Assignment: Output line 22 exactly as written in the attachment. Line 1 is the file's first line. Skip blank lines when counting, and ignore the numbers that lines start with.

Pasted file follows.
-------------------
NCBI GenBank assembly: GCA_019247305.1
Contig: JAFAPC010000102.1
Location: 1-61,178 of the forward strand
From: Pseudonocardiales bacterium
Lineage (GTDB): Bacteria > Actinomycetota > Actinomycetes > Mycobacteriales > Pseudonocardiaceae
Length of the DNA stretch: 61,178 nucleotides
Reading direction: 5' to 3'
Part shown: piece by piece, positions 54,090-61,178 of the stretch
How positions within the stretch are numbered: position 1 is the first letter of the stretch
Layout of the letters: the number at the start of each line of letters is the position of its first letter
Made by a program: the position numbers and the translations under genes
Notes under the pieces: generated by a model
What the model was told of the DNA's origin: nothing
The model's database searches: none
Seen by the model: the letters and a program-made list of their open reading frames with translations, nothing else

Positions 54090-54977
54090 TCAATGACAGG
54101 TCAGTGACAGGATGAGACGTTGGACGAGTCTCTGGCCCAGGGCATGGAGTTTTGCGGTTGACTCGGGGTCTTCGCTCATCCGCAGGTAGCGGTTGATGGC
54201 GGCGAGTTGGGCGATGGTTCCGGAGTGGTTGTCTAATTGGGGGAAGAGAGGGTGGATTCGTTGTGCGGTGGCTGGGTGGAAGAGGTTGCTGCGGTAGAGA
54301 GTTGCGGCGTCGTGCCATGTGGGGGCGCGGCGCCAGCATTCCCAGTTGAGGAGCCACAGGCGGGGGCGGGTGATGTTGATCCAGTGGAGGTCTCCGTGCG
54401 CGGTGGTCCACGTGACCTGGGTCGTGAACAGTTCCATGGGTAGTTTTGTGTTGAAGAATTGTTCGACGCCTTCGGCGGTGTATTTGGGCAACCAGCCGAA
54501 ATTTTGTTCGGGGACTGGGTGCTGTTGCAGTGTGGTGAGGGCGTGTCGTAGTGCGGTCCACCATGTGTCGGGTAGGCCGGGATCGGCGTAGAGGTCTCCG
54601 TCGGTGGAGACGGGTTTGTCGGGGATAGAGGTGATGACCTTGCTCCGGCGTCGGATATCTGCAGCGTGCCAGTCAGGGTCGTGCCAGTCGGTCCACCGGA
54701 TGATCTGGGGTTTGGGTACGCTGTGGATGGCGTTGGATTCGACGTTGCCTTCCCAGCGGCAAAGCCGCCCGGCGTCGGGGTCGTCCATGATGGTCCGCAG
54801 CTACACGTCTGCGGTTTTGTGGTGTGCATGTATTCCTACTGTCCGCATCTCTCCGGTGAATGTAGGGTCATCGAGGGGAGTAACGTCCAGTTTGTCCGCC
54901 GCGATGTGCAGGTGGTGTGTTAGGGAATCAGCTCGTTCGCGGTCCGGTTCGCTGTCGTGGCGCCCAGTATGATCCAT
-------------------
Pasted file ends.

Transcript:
54501 ATTTTGTTCGGGGACTGGGTGCTGTTGCAGTGTGGTGAGGGCGTGTCGTAGTGCGGTCCACCATGTGTCGGGTAGGCCGGGATCGGCGTAGAGGTCTCCG